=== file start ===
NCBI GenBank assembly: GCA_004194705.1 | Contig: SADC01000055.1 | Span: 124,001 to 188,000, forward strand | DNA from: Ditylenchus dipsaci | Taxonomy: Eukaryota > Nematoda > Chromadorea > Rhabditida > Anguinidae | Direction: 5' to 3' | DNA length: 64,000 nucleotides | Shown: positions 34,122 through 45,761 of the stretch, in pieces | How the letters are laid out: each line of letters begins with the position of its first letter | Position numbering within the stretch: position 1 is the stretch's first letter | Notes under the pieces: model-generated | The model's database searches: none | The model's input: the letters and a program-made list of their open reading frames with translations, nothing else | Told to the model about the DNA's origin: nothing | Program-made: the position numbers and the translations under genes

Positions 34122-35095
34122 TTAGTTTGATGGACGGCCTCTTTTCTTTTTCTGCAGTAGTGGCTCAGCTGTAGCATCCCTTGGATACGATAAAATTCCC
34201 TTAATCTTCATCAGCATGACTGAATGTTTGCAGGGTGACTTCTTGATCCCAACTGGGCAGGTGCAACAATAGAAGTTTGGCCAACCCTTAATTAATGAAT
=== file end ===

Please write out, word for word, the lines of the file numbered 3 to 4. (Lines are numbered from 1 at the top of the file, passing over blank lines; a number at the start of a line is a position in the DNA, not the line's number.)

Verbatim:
34122 TTAGTTTGATGGACGGCCTCTTTTCTTTTTCTGCAGTAGTGGCTCAGCTGTAGCATCCCTTGGATACGATAAAATTCCC
34201 TTAATCTTCATCAGCATGACTGAATGTTTGCAGGGTGACTTCTTGATCCCAACTGGGCAGGTGCAACAATAGAAGTTTGGCCAACCCTTAATTAATGAAT